PS 75-147
Bobcat distribution and abundance in a Northern California ecosystem

Thursday, August 13, 2015
Exhibit Hall, Baltimore Convention Center
Amelia Zuckerwise, Biology, Stanford University, Stanford, CA
Rodolfo Dirzo, Biology, Stanford University, Stanford, CA
Eduardo Mendoza, Instituto de Investigaciones sobre los Recursos Naturales, Universidad Michoacana de San Nicolás de Hidalgo, Morelia, Michoacán, Mexico

Conservation and land management decisions are often based on an understanding of the distribution, abundance, and habitat requirements of wildlife.  In particular, the long-term population trends of the bobcat (Lynx rufus) in Northern California have not been assessed in depth.  In this study, I examined the spatial distribution and abundance of bobcats over two separate surveys at Jasper Ridge Biological Preserve in Woodside, CA.  The first survey took place from 2006-2008 and the second in 2014-2015.  Bobcat abundance from a previous survey in 2006 to 2008 was compared to their abundance from 2014 to 2015.  In these years, 24 camera traps at 12 locations were used to estimate mammal species abundance.  Vegetation surveys were taken to quantify plant density and composition.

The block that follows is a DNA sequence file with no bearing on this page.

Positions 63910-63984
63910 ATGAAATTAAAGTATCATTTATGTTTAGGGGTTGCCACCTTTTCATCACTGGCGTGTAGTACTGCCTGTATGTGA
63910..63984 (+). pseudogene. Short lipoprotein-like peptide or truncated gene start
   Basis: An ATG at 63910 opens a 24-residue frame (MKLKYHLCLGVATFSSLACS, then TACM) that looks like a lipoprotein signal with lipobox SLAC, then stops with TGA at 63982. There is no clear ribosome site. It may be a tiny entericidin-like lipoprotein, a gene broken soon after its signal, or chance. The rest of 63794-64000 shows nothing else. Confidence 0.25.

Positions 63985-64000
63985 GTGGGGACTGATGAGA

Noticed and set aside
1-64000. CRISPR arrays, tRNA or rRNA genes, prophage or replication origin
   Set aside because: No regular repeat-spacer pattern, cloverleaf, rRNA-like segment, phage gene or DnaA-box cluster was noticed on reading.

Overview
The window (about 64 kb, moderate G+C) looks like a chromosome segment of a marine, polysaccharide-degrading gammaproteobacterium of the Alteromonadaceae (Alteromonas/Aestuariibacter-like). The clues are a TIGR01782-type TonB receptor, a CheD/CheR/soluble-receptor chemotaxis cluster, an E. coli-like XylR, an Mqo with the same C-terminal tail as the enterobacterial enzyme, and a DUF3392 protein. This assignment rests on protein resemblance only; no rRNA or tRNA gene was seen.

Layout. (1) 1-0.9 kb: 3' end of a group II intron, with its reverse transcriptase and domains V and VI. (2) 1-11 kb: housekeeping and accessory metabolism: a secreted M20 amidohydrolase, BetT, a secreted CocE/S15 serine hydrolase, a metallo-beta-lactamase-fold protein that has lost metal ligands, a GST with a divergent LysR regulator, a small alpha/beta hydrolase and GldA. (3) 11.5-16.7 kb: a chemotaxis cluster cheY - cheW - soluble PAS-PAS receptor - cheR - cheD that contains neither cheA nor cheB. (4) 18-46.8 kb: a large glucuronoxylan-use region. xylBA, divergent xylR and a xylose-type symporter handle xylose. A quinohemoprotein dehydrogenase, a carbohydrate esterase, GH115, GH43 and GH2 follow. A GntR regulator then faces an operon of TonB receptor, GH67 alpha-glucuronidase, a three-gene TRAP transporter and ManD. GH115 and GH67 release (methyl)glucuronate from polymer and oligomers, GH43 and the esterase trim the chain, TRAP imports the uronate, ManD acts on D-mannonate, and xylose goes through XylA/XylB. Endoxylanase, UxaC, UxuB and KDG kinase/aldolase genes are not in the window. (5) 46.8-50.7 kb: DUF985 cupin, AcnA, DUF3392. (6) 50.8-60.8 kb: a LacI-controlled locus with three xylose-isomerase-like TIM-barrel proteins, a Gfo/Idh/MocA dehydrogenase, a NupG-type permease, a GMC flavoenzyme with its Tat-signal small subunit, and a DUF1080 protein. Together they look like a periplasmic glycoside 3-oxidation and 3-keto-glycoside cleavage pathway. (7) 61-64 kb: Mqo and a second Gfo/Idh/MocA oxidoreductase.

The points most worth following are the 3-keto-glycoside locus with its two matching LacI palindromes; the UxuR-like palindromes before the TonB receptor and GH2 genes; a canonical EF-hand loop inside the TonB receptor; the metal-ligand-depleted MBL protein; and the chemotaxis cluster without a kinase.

The relative abundance of bobcats has decreased substantially from the 2006-2008 survey to the 2014-2015 survey.  This may be due to several factors, including the recent drought, increased human activity and construction, the incidence of notoedric mange, and increased puma abundance. The drought could indirectly affect bobcats by altering vegetation and reducing prey abundance.  In both surveys, bobcats and their prey species exhibited crepuscular activity patterns, and bobcat occurrences were not found to vary by season.  In the 2006 to 2008 survey, the distribution of bobcats was not predicted by prey activity or canopy type.  Unexpectedly, in the most recent survey, they were most abundant in locations with fewer occurrences of prey.  This could indicate that at present, the abundance of their prey is decreasing, and the prey in areas they frequent are being consumed faster than they can reproduce.  In addition, in the 2014-2015 survey, human activity did not affect bobcat distribution, likely due to the temporal separation between the diurnal activity of humans and the crepuscular activity of bobcats.  Further research on the impacts of human activity, the recent drought, and notoedric mange are necessary, as well as continued camera trap monitoring of bobcats.